To celebrate Pride Month we asked Liberate's Ellie Jones to share this guest blog about LGBTQ fiction and why we should all be reading more of it.
Hi Ellie, why don’t you introduce yourself?
I’m Ellie and I'm the CEO of Liberate here in Guernsey. Liberate is the island's Lesbian, Gay, Bisexual, Transgender and Queer/Questioning (LGBTQ+) charity, and as such I get to be Guernsey’s only ‘professional gay’!
Can you think of a book you’ve read where you felt accurately represented. Were you moved by it?
I have still to find a book where I feel truly represented. However, I connect a lot with ‘Tales of the City’ by Armistead Maupin. It's the first in a series that tells the story of a group of eclectic people who all end up renting apartments in a large property in San Francisco. There's a strong LGBTQ+ theme running through all the storylines and it has lots of queer characters that remind me of the relationships in my friendship groups.
Why is LGBTQ fiction important, and why should we be reading more of it?
Representation is hugely important. It’s hard to express how important it is if you’ve never felt unrepresented. Virtually all books/film/tv shows/media reports cover straight cisgender lives, so much so that when LGBTQ people ‘show up’ I still get a little bit excited. Hopefully one day we’ll be represented so often and so routinely that we’ll stop noticing…
Reading fiction is also a great way to get a better understanding of LGBTQ lives.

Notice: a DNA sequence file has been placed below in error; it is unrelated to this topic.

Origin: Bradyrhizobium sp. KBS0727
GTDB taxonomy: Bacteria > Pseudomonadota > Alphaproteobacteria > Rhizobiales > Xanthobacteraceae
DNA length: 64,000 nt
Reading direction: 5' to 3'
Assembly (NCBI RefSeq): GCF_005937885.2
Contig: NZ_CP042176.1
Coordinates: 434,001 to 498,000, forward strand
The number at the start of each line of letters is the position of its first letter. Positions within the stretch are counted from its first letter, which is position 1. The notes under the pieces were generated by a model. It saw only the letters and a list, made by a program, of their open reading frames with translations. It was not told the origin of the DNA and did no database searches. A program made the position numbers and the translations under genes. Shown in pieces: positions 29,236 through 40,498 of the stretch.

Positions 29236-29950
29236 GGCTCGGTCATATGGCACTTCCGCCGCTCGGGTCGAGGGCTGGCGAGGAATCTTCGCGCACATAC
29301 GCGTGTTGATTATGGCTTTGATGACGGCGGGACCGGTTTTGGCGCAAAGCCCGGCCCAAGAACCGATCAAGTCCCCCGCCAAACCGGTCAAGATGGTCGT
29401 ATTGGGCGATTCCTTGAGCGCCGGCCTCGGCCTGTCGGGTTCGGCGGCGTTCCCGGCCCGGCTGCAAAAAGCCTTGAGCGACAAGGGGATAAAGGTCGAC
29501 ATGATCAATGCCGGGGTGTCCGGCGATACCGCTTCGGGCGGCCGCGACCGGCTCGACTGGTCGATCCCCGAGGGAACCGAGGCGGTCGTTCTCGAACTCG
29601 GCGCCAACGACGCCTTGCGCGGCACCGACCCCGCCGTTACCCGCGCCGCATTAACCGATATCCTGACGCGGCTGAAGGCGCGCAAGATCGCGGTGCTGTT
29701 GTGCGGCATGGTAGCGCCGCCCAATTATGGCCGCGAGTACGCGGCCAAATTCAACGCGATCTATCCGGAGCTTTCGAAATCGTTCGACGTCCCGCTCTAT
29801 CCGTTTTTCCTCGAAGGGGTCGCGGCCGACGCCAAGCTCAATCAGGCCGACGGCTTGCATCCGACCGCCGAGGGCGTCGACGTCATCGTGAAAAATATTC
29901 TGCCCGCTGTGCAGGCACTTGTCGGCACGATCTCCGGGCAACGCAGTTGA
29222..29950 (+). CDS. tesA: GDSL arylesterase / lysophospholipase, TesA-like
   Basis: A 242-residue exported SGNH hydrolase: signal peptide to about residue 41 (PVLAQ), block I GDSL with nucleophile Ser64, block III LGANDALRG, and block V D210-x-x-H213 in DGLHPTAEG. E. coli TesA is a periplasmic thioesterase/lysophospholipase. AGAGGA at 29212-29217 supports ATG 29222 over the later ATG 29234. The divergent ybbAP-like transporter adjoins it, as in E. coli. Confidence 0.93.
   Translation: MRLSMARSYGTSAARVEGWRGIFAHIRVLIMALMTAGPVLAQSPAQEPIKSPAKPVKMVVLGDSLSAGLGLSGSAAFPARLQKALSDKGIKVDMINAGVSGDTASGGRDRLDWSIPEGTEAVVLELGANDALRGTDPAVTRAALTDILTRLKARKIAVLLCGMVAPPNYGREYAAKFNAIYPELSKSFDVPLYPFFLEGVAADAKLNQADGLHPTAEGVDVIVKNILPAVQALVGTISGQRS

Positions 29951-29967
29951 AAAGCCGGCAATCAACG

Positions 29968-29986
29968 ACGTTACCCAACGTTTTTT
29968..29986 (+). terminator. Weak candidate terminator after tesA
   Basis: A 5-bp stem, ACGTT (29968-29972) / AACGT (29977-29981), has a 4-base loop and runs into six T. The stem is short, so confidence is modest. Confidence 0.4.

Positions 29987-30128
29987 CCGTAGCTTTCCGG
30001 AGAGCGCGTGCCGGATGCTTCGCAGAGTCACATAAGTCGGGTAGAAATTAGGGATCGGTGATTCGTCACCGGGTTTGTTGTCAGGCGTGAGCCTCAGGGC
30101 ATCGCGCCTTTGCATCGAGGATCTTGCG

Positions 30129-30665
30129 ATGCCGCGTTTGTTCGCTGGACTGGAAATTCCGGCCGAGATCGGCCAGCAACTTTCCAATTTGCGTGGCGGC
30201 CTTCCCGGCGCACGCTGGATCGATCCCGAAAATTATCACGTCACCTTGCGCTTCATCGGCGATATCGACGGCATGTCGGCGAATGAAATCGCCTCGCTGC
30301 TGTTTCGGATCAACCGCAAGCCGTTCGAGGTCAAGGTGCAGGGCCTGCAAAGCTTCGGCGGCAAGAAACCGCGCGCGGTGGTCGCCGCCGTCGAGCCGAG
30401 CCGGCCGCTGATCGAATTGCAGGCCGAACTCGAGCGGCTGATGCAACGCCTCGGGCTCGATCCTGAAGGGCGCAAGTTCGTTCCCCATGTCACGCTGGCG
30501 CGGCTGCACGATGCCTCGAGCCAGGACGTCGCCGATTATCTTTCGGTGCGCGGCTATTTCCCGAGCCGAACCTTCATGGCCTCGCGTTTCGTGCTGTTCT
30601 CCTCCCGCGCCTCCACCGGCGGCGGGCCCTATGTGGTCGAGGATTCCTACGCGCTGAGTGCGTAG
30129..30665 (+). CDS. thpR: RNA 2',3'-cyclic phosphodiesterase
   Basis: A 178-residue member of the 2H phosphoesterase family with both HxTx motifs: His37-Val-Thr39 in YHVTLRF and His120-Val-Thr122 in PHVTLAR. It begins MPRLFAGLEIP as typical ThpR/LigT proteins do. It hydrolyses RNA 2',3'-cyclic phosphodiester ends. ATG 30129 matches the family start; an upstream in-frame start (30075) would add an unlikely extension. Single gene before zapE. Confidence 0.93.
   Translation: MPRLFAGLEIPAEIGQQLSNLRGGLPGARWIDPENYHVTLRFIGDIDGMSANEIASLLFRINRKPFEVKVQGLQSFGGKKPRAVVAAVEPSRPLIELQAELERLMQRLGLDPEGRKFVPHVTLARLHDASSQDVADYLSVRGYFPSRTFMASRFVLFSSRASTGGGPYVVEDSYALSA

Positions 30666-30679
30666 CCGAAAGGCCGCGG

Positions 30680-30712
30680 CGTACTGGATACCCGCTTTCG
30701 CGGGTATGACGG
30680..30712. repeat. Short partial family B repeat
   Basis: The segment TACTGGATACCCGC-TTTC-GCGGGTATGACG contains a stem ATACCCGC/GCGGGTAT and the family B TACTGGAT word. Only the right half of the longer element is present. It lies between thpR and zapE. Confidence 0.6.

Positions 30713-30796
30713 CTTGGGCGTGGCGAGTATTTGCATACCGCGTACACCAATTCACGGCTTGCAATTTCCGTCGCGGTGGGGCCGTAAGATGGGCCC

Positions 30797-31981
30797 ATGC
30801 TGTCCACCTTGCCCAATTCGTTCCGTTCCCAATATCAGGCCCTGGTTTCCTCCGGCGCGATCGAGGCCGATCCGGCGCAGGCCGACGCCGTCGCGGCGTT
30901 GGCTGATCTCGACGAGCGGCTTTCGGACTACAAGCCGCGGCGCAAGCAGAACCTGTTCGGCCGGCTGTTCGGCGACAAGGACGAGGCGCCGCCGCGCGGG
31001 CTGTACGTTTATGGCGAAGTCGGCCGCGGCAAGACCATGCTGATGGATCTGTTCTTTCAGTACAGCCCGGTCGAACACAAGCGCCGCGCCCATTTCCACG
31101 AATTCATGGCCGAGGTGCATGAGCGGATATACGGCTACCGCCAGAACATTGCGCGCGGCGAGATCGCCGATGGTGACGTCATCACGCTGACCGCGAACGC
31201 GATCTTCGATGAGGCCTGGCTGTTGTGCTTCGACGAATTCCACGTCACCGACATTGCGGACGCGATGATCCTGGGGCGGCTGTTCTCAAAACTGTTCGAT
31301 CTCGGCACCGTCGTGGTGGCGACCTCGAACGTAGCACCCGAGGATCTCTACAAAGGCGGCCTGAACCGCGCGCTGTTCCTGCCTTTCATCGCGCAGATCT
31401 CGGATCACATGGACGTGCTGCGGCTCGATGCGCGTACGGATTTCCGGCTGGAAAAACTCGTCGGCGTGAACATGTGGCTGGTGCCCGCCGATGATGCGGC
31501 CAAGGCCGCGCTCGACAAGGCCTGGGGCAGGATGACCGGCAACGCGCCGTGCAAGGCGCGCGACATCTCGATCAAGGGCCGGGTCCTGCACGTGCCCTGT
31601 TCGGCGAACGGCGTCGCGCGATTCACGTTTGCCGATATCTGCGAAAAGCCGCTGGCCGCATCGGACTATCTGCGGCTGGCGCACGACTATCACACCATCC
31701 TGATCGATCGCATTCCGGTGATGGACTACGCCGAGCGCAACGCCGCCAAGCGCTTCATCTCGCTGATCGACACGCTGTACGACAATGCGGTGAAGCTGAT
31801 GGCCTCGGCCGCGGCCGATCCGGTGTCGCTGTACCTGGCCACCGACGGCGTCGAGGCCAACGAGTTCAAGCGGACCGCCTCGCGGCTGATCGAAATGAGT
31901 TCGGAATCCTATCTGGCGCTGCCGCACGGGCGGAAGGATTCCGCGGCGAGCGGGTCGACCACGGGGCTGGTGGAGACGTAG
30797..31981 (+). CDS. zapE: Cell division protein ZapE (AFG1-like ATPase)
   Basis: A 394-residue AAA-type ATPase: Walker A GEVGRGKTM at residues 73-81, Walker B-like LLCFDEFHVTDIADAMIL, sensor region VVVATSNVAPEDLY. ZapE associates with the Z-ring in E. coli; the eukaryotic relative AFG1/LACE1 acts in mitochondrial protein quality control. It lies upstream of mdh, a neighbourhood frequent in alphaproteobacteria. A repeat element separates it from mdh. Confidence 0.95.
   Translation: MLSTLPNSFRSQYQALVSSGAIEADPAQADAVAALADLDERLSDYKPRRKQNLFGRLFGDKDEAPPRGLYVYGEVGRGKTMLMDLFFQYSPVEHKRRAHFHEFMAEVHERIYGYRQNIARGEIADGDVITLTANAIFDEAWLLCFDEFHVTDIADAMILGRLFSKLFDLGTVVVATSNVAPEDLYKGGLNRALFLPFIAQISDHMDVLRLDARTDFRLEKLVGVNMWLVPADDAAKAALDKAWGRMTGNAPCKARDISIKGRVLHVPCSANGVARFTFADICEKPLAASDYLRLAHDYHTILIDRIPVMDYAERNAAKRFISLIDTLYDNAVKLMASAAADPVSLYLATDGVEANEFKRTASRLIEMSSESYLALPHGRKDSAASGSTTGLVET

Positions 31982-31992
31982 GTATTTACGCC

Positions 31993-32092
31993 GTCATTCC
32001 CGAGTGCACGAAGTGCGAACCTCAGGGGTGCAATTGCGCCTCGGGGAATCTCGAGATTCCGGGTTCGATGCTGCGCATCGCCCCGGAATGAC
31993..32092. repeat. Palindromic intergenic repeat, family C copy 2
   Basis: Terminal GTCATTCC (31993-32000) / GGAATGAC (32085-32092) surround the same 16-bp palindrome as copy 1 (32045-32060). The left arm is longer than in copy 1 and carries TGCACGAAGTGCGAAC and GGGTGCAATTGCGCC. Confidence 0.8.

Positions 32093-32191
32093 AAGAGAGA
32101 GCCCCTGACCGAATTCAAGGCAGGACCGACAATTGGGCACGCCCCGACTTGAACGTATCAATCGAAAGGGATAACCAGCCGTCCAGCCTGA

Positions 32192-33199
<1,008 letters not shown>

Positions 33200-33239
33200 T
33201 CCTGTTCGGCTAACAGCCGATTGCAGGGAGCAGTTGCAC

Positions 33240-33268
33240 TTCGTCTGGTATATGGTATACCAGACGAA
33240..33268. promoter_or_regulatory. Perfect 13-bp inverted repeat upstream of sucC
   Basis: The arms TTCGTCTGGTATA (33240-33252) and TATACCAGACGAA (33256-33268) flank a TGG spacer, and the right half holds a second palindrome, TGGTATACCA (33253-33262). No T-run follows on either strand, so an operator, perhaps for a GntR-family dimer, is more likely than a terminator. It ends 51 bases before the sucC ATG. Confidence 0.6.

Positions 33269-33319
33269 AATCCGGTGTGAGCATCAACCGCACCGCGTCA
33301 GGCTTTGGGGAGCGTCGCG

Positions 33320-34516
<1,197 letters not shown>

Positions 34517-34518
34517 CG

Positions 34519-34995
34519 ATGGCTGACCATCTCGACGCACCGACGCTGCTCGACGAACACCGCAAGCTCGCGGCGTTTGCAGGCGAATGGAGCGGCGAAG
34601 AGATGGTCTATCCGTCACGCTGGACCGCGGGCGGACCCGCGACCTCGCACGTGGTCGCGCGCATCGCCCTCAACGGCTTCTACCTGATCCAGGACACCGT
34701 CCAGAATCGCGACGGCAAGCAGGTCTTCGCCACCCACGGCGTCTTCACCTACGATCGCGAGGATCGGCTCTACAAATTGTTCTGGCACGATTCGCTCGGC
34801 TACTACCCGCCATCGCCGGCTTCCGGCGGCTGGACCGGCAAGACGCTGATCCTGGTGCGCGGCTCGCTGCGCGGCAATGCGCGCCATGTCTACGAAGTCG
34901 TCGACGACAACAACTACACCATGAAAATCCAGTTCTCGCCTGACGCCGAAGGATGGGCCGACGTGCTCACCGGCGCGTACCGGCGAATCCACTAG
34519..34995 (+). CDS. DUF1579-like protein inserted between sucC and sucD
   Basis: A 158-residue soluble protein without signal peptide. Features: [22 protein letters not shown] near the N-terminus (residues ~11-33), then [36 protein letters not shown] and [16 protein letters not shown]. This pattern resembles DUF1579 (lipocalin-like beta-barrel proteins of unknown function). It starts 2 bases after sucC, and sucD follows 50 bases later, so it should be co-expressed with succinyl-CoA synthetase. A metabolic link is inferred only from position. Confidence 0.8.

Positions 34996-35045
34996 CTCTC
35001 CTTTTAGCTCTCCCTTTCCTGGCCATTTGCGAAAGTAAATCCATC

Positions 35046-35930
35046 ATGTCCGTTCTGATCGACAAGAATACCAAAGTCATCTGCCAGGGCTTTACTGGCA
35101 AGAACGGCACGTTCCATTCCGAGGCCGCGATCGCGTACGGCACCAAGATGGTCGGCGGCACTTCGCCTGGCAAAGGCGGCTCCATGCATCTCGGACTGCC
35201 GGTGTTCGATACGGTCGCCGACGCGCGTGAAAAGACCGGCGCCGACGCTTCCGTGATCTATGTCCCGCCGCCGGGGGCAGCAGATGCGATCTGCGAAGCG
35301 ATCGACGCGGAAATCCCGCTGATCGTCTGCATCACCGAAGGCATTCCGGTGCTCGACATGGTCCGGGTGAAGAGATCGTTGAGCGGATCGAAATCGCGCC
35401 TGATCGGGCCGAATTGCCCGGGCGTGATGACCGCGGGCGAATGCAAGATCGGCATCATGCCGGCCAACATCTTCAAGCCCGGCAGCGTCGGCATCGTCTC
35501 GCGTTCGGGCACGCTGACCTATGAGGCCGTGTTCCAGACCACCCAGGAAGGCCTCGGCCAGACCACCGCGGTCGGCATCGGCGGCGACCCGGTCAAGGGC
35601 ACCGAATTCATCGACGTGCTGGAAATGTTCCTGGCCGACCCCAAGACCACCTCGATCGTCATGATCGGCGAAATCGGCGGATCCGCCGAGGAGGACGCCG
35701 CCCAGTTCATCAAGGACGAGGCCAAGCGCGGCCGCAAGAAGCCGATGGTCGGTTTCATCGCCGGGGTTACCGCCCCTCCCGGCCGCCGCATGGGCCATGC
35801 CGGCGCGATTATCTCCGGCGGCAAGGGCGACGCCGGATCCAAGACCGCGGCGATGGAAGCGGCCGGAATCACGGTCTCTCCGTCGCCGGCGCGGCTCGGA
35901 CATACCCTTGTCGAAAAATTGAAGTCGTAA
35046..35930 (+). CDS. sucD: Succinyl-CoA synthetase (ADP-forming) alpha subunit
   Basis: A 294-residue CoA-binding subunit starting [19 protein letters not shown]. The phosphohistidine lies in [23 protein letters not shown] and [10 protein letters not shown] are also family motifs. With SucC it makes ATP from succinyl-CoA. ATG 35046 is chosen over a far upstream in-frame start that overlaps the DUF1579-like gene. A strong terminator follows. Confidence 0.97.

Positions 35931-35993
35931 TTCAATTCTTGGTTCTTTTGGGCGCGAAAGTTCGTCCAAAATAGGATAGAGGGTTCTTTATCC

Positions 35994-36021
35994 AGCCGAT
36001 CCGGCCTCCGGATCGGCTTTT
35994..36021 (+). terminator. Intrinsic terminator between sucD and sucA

How can we work towards reading more diverse fiction?
Purposefully seek out books that represent a group that you are not part of. Look for books that cover topics that make you slightly uncomfortable and see if that helps you understand a particular group or theme better. Or, even better, come along to Lit with Liberate – our LGBTQ+ themed reading group in conjunction with the Library that’s open to everyone.
Tales of the City by Armistead Maupin
San Francisco, 1976. A naïve young secretary, fresh out of Cleveland, tumbles headlong into a brave new world of laundromat Lotharios, pot-growing landladies, cut throat debutantes, and Jockey Shorts dance contests. The saga that ensues is manic, romantic, tawdry, touching, and outrageous—unmistakably the handiwork of Armistead Maupin.
And Tango Makes Three by Justin Richardson
In the zoo there are all kinds of animal families. But Tango's family is not like any of the others. This illustrated children's book fictionalises the true story of two male penguins who became partners and raised a penguin chick in the Central Park Zoo.
The ABC’s of LGBT+ by Ashley Mardell
Hello and welcome to the ABC’s of LGBT. Ashley Mardell, one of the most trusted voices on YouTube presents a detailed look at all things LGBT+. Along with in-depth written definitions, personal anecdotes, helpful infographics, links to online videos, and more, Mardell aims to provide a friendly voice to a community looking for information.
Born Both: An Intersex Life by Hida Viloria
Born Both is the story of Viloria’s lifelong journey toward finding love and embracing their authentic identity in a world that insists on categorising people into either/or, and of their decades-long fight for human rights and equality for intersex people everywhere.
Interested in joining Lit with Liberate, our LGBTQ+ reading group? Click here to find out more.